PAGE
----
The Linhof Technikardan 45S is a flexible yet relatively light weight view camera which accepts standard 4"x5" film holders. I'm using the camera with a Betterlight 6000 digital scanning back instead of using film (in fact, I have yet to shoot any film with the camera).

The camera provides adjustments for tilt, swing, and horizontal and vertical shift on both the front and back standards (lens holder and film holder). This allows considerable flexibility for controlling perspective and depth of field. In my limited experience with the camera, I've found that it provides more than enough movement to leverage the full image area of the lenses I have.

Each adjustment has a lever lock. To move an adjustment, the lever is moved to the release position and the standard is shifted or rotated. There are no geared controls for any adjustments except for fine focus.

The monorail extends .to 19" allowing longer lenses to be used, yet the camera folds up very compactly. I was able to fit the camera, three lenses, the optional bag bellows, a lens shade, and the Betterlight digital back (including the laptop computer, scanning back, camera controller, and battery) all in a Lowepro backpack that can be carried onto a plane.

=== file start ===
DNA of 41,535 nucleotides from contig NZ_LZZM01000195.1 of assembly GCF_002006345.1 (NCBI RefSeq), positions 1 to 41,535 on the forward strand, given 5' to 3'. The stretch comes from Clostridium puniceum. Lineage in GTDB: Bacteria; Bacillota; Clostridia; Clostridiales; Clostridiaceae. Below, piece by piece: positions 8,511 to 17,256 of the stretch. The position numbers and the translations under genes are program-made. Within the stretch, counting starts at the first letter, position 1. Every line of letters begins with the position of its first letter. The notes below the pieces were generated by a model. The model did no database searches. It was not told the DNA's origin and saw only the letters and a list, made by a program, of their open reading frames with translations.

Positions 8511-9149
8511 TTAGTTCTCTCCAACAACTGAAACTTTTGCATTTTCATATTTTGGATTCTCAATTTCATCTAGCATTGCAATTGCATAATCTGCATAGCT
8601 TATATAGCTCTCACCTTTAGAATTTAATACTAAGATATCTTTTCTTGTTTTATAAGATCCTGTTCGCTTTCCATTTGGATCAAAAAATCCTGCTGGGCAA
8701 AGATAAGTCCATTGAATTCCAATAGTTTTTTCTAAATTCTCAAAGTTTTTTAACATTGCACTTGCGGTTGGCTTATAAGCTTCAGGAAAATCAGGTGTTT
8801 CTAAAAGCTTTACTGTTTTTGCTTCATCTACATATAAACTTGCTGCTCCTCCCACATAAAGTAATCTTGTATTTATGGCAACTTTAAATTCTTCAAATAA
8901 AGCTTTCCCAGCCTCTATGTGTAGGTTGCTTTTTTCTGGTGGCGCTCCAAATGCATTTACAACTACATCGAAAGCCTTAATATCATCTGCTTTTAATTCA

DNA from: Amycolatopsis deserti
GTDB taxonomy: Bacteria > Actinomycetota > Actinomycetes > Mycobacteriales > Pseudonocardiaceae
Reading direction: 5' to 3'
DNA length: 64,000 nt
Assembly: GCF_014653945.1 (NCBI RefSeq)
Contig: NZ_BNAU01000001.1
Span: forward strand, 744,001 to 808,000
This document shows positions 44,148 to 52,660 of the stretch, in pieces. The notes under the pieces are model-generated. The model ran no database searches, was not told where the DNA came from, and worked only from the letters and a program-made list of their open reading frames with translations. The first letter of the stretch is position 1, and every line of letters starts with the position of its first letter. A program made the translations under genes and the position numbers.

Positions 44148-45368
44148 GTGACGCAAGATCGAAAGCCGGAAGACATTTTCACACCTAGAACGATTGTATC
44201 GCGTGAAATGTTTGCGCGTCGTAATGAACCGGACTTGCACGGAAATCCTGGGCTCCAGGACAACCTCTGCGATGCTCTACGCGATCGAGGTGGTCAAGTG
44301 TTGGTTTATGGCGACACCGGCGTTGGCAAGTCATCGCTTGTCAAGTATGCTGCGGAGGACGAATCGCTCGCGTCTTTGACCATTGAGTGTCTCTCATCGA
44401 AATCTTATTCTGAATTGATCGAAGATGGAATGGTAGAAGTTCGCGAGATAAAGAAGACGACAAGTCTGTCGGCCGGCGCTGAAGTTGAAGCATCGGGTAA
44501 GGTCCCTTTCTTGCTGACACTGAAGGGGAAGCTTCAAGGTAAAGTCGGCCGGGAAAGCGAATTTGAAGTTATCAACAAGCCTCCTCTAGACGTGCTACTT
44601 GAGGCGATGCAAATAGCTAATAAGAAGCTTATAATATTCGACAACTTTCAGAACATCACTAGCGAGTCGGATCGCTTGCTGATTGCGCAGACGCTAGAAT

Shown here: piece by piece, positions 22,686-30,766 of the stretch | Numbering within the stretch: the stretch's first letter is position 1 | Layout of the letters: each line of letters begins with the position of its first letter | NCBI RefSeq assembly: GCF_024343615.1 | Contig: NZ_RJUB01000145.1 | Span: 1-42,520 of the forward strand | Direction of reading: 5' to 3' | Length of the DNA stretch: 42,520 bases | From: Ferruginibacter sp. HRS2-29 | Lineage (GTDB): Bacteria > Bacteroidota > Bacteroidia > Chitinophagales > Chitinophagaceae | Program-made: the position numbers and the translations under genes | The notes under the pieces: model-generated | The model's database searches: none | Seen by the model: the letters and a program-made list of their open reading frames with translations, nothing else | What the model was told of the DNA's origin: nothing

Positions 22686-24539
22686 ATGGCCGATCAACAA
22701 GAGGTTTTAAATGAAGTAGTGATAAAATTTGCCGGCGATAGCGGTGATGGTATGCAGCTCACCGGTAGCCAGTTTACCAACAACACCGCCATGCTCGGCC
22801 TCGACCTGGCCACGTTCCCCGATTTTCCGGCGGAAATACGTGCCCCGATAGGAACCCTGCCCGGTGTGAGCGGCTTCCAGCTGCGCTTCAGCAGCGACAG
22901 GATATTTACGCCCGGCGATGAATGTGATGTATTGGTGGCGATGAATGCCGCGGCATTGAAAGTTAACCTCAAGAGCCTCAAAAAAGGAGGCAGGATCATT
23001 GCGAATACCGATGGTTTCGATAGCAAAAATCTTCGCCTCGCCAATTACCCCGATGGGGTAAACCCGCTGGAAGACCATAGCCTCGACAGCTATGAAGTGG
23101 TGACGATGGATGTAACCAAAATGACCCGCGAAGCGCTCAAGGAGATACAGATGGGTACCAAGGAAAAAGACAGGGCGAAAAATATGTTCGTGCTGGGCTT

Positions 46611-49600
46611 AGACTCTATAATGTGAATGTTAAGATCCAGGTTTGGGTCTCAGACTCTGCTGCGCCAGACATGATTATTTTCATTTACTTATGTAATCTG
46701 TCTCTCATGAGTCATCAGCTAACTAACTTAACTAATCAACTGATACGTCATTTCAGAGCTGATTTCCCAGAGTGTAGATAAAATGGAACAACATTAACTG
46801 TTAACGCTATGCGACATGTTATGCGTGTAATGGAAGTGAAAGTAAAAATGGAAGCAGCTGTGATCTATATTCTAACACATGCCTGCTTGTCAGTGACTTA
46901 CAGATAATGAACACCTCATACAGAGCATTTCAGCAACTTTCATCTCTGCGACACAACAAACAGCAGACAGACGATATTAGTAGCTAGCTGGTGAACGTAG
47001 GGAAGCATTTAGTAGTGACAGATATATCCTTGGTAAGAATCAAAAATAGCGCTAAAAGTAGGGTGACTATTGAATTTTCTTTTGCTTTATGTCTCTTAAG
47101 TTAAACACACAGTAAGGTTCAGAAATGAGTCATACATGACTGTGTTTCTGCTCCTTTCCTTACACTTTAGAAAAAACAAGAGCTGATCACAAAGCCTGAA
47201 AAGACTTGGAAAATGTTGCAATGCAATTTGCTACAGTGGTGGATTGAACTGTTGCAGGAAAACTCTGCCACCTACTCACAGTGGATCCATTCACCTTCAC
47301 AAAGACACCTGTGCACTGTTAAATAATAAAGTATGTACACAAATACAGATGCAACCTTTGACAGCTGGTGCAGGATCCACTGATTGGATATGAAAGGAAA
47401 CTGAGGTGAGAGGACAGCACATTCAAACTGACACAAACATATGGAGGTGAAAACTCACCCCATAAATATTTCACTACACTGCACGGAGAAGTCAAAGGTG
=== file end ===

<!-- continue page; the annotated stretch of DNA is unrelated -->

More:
The camera comes with a pleated bellows that works well for longer lenses but restricts movement with 110mm and shorter lenses. The optional bag bellows takes about 15 seconds to install, so it's not a real problem to switch back and forth between them.

So how well does the camera work? So far, I'd give it reasonably high marks, but I do have a few gripes. Keep in mind that I've only used this camera for a short while - probably less than 30 hours so far.

A few of the levers used to release the camera movements (particularly the ones which lock the vertical shift) are very stiff and hard to work from behind the camera. I suspect they will loosen up with use.

There is no standard lens shade that can be lifted out of the way for adjusting the lens. I ended up using a bellows shade from LEE Filters which screws onto each lens (using an appropriate attachment). Since I have to use an IR filter with the digital back (which slips into the lens shade), this isn't terrible, but I'd prefer to find a shade that holds a filter that can be tilted out of the way for focusing.

When using my 58mm lens, I get strong vignetting on the ground glass making it difficult to compose and check focus in the corners. The images come our OK, so this is more a problem with the ground glass than the lens.

The camera is not quite as sturdy as I'd like for the digital back. The digital back is a lot heavier than a film holder and the exposure time is a lot longer than with film, so camera sturdiness is critical for getting sharp images. The Technikardan may be the best compromise for field work, but I think a sturdier camera might work a little better.

Overall, I'm reasonably happy with the camera and the quality of the images it produces. These are three of the first few photos I've taken. Click on them for a larger view.